“If a child has been told she is a genius, she may decide there is no way she can live up to that expectation. She may be afraid to try new things for fear of failing and disappointing parents and teachers.”~Guidance and Behavior Management
Praise and encouragement can have different effects on young children and their development. By understanding the difference, we can be more supportive to their growth.
The Kid Counselor puts it this way,
One of the main differences between praise and encouragement is that praise often comes paired with a judgment or evaluation, such as “best” or “good”. Evaluative praise creates anxiety, invites dependency, and evokes defensiveness. It is non-conducive to self-reliance, self-direction and self-control (Ginott, 1965). Encouragement, on the other hand, allows children to become self-motivated, faithful to themselves, and focused on following their own interests (Grille, 2005).
While praise has long been recommended as an effective tool for parents to build self-esteem in their children, it has become somewhat counter-productive as children learn to “perform” for what they think others expect of them, rather than for their own satisfaction.
Although praising others has become second nature to most of us, learning to encourage forms bonds, understanding and acceptance that is needed for healthy and happy children. ~TheKidCounselor
Praise Versus Encouragement An Illustrative Story
Still, it can be hard to tell the difference at times. Here is a story to illustrate the difference via PBS Parents
A child comes home from school with an A on her English test.
Parent says, “Good job, you are so smart, let’s put it on the fridge!”
A few weeks later the same child comes home with a D on her science test.
How would the parent respond to this child? “We have a problem. We have to fix this. Maybe we should hire a tutor. What were you thinking? I know you can do better.”
…In an encouraging household, the same scenario might look something like this:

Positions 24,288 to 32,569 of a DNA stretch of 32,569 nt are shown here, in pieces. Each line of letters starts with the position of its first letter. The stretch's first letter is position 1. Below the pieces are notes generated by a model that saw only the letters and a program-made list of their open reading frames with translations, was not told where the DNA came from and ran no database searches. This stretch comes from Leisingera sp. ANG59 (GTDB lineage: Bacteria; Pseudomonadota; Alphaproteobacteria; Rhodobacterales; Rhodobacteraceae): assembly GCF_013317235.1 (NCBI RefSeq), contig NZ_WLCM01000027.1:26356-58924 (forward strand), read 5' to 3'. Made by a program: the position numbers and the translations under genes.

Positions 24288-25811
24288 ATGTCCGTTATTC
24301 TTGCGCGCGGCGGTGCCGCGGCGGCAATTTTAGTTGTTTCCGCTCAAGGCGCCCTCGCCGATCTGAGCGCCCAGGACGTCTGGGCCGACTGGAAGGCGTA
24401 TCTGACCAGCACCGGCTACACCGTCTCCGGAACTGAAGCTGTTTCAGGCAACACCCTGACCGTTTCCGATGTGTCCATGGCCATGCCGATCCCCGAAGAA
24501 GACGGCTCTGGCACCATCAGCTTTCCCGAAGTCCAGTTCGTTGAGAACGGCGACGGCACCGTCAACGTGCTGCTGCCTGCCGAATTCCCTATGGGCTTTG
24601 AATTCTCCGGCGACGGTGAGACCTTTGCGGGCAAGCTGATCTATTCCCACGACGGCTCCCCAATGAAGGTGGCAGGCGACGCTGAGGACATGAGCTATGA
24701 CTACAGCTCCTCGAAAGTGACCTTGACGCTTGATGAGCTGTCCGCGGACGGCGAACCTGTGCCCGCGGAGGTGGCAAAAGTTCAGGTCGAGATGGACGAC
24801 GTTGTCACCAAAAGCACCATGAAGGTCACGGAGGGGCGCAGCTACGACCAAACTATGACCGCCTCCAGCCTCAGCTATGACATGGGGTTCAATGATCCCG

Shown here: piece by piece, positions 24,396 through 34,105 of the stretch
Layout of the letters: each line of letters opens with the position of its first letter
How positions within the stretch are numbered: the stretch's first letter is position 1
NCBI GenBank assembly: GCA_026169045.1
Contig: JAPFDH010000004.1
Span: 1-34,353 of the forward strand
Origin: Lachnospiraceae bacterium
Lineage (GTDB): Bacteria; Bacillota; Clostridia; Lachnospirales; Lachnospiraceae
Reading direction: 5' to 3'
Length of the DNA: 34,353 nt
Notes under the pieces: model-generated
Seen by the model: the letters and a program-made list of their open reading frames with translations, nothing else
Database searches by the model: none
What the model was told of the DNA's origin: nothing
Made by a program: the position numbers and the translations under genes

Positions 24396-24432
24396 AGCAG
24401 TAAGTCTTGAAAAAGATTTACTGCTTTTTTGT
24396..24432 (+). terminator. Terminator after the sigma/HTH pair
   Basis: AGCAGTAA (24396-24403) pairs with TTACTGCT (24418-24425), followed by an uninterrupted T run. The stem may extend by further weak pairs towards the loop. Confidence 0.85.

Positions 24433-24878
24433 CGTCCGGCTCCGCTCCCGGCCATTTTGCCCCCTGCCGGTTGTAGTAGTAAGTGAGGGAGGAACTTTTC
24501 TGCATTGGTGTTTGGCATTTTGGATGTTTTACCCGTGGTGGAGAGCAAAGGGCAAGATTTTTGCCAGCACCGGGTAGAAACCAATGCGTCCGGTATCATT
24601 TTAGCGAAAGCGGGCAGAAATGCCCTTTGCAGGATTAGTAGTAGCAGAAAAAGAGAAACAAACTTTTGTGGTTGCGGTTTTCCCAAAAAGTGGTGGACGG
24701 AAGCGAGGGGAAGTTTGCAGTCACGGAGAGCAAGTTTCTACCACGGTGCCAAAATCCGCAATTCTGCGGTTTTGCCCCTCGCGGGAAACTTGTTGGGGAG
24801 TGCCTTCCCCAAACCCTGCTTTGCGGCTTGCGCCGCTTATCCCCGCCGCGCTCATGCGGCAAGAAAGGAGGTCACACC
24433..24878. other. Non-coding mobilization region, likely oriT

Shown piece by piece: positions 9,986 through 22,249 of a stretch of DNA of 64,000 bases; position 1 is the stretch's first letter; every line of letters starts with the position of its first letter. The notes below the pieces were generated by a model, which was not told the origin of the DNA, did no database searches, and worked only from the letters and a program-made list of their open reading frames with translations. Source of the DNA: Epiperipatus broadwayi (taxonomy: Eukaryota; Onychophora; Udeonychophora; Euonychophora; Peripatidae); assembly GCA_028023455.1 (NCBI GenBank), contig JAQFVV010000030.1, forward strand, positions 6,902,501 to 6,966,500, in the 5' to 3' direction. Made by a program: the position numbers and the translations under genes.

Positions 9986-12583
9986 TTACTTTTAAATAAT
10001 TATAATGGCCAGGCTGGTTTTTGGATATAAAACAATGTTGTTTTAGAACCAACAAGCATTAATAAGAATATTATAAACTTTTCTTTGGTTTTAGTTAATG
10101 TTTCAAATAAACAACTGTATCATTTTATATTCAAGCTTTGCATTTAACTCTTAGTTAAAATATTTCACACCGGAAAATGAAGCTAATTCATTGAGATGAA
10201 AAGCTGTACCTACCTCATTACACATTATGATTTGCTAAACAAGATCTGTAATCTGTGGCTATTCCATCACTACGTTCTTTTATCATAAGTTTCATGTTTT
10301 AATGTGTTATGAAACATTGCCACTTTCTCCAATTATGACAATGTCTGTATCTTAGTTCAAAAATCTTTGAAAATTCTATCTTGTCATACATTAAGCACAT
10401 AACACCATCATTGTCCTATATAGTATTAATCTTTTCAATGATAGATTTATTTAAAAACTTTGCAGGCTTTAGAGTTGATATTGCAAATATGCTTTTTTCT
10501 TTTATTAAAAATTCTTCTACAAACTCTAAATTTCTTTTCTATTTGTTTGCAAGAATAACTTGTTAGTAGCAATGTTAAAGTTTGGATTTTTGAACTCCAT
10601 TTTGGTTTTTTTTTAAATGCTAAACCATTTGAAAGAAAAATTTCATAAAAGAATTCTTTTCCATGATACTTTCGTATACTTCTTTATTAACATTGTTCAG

Parent observes and asks questions. “You got an A on your test. Tell me about that. Was it easy? Did you do anything differently? What do you know now that you did not before? How is your relationship with the teacher? What does he do that works well for you? What have you done to overcome any challenges you met? Is this subject interesting to you?”
Or something like, “Wow, you got a D. Tell me about that. What do you think happened? Did you study? Is this the grade you deserved? What would you do differently? Do you know anything new? What do you know about the teacher’s style or your learning style?”
Can you see that the latter takes a more open approach and allows the child to self-evaluate?
Positive Parenting Connection has some more examples:
- “Good girl!”
- “You are so smart.”
- “You are such a pretty little girl!”
- “You are strong and handsome.”
- “You are an amazing athlete!”
- “You are so good at sharing.”
- “You are super good at math.”
Encouragement: What Children Need To Grow Confident and Capable
What CAN we do to encourage children without using evaluative praise?
Describing what you see rather than praising is essential for our children to grow intrinsically motivated and to feel authentically affirmed. Here’s how that can look:
- “You chose the red frilly dress! And you buttoned all those buttons by yourself. That took a lot of work.”
- “Wow. That took a lot of brain work to come home with 100% on your assignment. I bet you feel really good about how your hard work paid off.”
- “Look how strong your muscles can be! What effort it takes to carry the bag all the way up the stairs. I appreciate your help.”
- “What a commitment you’ve had to your training. I can see how happy you are to make the team at school!”
- “Math can be hard! Look at all the problems you’ve accomplished. You’ve concentrated on this for a long time.”
- “Your friend is happy you shared your toy! What a kind thing to do.”
- “It takes a lot of courage to climb up so high. When you are ready, you can give it a go.”
Encouragement focuses more on the qualities we want to help children develop. Making the switch from praise to encouragement takes a bit of time and effort. But, think about the impact long-term…
It makes your job as a parent easier as your child can now rally through struggles more successfully, can call upon their own selves to solve something, can make healthier choices with peers, and feel truly competent and capable. ~PositiveParentingConnection
What do you think about this topic?
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